It's interesting you say "particularly places in South Wales", as I'd always thought it was more likely to be North Wales where Welsh is more popular. Or perhaps it's because when I think of South Wales, I think of Newport and Cardiff (because I visit there from Somerset quite often) rather than further West?
Genrally speaking, Welsh is spoken by a higher proportion of the population in the western parts of Wales than in the eastern parts. This shows the position according to the 2011 census.
It is also worth noting that the numbers of Welsh speakers in England has gone up, particularly due to increasing numbers of younger people moving around for education and work reasons. I saw an estimate of about 150,000 recently, although I am not sure of the source.
That is a good question. I remember being told back in the 90s that many elderly people in Welsh speaking communities (mainly north west) could only speak Welsh but I would be surprised it that was still the case. I imagine that most people under say 60 would be bilingual but may be wrong. Perhaps some members here who live in Wales could tell us. I would be interested to know that as well.
Some young children in Welsh-speaking families and areas have little need for English and may not meet it very much until they take an interest in English-language TV and books, etc, or go to school at age 4-ish and start to learn it as a second language. So yes, there are some monoglots among the very young. They pretty quickly become bi-lingual, though.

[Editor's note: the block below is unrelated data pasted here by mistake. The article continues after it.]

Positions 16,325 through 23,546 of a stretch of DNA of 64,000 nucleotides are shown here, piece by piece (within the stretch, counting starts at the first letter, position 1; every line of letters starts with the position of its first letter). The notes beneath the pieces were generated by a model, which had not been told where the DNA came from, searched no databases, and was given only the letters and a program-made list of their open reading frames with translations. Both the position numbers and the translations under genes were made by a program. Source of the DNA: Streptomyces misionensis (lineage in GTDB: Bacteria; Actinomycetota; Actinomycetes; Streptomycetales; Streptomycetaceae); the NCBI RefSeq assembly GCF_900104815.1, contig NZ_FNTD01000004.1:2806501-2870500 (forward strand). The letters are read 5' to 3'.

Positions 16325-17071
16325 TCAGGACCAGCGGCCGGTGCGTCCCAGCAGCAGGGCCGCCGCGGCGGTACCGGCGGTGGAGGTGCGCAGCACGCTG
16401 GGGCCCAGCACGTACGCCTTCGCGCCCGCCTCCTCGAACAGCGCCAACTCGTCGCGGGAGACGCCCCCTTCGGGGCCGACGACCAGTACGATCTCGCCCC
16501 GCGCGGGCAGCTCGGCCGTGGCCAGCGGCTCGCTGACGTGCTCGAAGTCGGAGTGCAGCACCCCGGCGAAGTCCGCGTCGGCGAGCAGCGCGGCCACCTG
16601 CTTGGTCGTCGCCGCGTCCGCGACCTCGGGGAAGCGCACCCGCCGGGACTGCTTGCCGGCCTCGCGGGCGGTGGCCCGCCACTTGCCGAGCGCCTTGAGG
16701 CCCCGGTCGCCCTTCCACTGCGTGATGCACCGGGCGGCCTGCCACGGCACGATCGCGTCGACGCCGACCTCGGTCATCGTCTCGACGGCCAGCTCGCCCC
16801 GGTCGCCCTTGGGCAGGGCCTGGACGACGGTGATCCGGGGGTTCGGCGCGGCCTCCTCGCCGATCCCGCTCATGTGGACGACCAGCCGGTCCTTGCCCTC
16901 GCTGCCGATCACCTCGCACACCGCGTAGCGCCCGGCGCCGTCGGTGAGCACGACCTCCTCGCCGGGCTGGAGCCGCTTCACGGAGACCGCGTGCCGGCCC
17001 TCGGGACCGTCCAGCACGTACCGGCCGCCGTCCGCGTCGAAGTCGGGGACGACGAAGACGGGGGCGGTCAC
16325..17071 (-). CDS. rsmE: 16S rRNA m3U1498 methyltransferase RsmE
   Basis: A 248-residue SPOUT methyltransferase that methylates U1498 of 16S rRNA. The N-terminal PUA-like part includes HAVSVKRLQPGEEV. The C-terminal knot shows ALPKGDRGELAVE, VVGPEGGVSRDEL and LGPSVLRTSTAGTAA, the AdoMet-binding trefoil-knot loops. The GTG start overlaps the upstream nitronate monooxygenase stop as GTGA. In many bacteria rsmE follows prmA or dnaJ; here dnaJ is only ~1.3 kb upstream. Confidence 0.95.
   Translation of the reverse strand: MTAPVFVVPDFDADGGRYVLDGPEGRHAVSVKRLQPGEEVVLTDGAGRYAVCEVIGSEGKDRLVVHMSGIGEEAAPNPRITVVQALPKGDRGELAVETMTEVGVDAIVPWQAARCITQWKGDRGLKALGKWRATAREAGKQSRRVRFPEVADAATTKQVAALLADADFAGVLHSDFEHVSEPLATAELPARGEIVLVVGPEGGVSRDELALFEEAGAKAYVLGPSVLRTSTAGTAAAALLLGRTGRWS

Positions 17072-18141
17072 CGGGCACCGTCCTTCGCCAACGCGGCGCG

However, people who do not use English regularly, even if they may be thought of as being bi-lingual, may not always be as comfortable using English as they are when using Welsh. It varies quite a lot by area and by age as well as by a particular family's linguistic background and by personal experience and interests.
Thanks for the replies, everyone! It's quite an interesting dynamic that the language has with the people. I'm not Welsh, but it's in my ancestry (and my last name) so it's cool to know that there are still places in Wales where children "learn" English later on as a second language rather than Welsh being their second language. I thought it was unlikely that pure monoglots exist (except for small children as it's been said.) I've sometimes heard English comedians in stand up routines riff about the Welsh language and how it's silly that people are clinging on to it, but I hope the revival the language is said to have had this past century continues. I know a lot of people these days don't care about history and heritage, but I'll be rooting for it.